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International Day for Persons with Disabilities

OPSEU Disability Rights Caucus, Caucus des personnes handicapees du SEFPO
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Thursday, December 3, International Day for Persons with Disabilities, is a chance for OPSEU/SEFPO and its Disability Rights Caucus (DRC) to point out the significant challenges people with disabilities face. This year’s theme is “Not All Disabilities are Visible.”

The COVID-19 pandemic has had a widespread and disproportionate effect on people with disabilities.

It has become more difficult for people who need personal care to maintain contact with their health care providers.

Masks may reduce the risk of contracting COVID-19, but for the hearing impaired they are one more barrier to communicating with the world. The ability to read lips is blocked, and the tendency for masks and plexiglass barriers to muffle sound also causes difficulties.

Maintaining social distancing can be a challenge for blind people.

Further, the pandemic has highlighted the discriminatory systems in place which have reduced the ability of persons with disabilities to maintain meaningful employment. Retail, hospitality and other industries that have been historically open to hiring persons with disabilities, have suffered tremendous losses because of COVID-19. Many small businesses in the community have temporarily or permanently shut down. Moreover, people who work in these industries are consistently at risk of exposure to the virus. Many persons with disabilities are immunocompromised and they are more susceptible to contracting the virus.

The increase in job losses also means that more people are looking for employment. Persons with disabilities are also at risk of being overlooked in favour of more experienced applicants.

Many persons with disabilities rely on public transportation and/or ridesharing as a way to get to and from work. Public transportation systems are not fully accessible and so, there is also the threat of contracting the virus in transit.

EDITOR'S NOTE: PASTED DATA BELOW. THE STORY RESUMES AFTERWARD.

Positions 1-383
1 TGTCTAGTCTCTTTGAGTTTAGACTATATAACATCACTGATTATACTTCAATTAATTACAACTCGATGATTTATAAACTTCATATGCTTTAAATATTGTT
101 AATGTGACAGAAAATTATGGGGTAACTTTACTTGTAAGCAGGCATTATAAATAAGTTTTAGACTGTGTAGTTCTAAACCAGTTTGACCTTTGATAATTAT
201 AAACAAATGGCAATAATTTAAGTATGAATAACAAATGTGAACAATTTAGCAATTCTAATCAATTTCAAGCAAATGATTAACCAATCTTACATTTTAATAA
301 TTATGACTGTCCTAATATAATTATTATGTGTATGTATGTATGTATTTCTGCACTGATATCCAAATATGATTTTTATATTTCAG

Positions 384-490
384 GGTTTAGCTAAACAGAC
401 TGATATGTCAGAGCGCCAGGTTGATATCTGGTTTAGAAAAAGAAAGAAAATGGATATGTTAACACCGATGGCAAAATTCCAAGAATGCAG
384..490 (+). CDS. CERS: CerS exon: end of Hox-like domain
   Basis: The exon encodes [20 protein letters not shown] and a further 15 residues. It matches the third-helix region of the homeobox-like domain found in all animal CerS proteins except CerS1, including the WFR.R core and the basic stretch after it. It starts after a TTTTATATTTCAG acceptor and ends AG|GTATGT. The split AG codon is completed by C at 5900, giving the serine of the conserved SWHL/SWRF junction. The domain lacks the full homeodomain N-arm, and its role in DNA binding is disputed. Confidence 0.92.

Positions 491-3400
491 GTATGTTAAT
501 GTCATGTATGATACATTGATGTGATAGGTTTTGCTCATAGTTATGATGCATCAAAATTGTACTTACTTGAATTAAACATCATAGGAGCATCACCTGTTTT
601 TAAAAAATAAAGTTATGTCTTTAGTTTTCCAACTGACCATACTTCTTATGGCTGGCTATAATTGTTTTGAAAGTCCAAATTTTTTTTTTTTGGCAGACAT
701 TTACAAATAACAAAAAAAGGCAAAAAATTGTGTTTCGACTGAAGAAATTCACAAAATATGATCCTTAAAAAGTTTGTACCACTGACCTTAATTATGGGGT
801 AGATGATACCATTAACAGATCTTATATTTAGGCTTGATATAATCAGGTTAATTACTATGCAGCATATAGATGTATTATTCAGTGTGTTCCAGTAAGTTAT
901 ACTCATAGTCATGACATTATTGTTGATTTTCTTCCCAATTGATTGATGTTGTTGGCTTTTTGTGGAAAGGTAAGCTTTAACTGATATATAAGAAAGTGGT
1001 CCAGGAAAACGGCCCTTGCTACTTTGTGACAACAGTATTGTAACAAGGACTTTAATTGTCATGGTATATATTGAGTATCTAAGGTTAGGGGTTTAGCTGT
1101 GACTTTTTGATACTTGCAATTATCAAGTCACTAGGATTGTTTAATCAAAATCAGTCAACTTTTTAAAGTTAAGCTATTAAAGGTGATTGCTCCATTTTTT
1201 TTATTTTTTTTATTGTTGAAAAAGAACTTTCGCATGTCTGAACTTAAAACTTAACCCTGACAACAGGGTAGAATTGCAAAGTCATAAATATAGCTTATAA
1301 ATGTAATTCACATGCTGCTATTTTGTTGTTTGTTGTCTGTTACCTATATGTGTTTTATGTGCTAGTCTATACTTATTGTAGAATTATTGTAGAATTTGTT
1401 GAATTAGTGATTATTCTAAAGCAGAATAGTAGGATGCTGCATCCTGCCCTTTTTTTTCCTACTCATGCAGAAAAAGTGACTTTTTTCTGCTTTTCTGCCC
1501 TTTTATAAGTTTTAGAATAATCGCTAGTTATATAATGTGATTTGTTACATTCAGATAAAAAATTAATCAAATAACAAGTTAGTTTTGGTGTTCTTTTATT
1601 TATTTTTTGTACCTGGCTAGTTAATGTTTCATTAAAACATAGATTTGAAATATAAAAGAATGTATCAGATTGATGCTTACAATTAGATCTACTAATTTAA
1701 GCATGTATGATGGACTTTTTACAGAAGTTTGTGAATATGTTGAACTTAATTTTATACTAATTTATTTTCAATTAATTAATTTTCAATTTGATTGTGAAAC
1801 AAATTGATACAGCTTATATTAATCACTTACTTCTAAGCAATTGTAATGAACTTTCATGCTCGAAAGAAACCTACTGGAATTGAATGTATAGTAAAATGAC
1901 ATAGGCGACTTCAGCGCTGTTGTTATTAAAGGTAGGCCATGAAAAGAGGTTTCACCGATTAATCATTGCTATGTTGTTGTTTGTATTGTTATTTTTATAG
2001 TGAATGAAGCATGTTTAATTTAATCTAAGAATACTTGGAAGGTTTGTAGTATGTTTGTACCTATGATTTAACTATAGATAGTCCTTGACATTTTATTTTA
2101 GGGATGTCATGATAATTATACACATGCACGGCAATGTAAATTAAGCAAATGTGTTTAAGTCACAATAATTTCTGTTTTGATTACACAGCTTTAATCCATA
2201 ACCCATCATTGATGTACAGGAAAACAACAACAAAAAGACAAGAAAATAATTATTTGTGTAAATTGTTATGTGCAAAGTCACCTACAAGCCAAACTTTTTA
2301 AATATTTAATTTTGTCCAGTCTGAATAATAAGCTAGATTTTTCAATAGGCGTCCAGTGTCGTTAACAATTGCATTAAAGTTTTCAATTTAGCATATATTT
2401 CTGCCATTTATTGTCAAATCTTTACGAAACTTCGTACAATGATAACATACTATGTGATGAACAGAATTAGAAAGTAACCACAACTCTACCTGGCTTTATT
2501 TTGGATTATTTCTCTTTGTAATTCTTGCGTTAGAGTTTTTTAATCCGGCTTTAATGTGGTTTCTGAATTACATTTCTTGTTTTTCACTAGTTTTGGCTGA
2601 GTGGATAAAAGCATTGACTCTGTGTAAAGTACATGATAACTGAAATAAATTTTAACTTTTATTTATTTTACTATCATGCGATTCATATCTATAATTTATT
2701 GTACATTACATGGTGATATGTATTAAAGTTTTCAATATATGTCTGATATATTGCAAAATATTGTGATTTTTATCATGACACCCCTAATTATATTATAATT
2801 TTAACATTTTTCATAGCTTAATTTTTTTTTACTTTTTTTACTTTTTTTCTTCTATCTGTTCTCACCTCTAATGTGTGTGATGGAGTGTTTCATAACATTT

Moreover, while the world has shifted to operating on a virtual format as a way to keep people safe, it continues to be a challenge for persons with disabilities. Obtaining the necessary mental health supports, especially during this time of heightened anxiety and isolation, is important. Yet, the inability to access the technology is an additional barrier that they are faced with.

OPSEU/SEFPO President Warren (Smokey) Thomas says governments and employers must redouble their efforts to make sure people with disabilities do not get left further behind during this pandemic.

Experience shows that when barriers to their inclusion are removed and people with disabilities are able to fully take part in societal life, the entire community benefits. But as governments continue to cut public services to pay for privatization and tax cuts, the barriers grow and the goal of a world where no one is left behind becomes more remote.

“There were already too many barriers before the pandemic,” said Thomas. “People with disabilities are falling further behind. Just because COVID-19 is a reality does not mean that work to eliminate barriers should be put on hold.”

An invisible disability is a disability that is not immediately noticeable. This can include brain injuries, chronic pain, mental illness, medical disorders. Because they are not obvious to spot, invisible disabilities may be overlooked and misunderstood.

Gillian Axten, DRC Co-Chair, says people with an invisible disability face discrimination or exclusion.

“As a member of the Disability Rights Caucus with an invisible congenital disability, I understand that visibilities require less explaining ” said Axten. “Just because you can’t see it doesn’t mean that people are not living with a disability. Let’s move away from this approach so that people who need supports can access them, free of any skepticism, derision and simple mistrust.”

This entails being able to have access to a building without using stairs; getting a job without fear of discrimination; feeling comfortable enough to be able to reveal a mental health condition at work. There is a need for universal design allowing everyone to access information, physical spaces, social interaction and employment, with less need of assistance and further explanation.

OPSEU/SEFPO and the DRC believe everyone should call out barriers and discrimination when they see them. Don’t assume that all disabilities are easy for others to see. Respect the limits that people set for themselves.

OPSEU/SEFPO First Vice-President/Treasurer Eduardo (Eddy) Almeida says removing barriers for disabled Ontarians is something the union will continue to fight for until there are no barriers.

“It’s heartbreaking for me to see people who have so much to contribute to our workplaces and our societies being frustrated because of the slow pace of change,” said Almeida. “As long as I’m a leader in our union, I will forcefully send the message to government and employers that change can’t be put on the backburner.”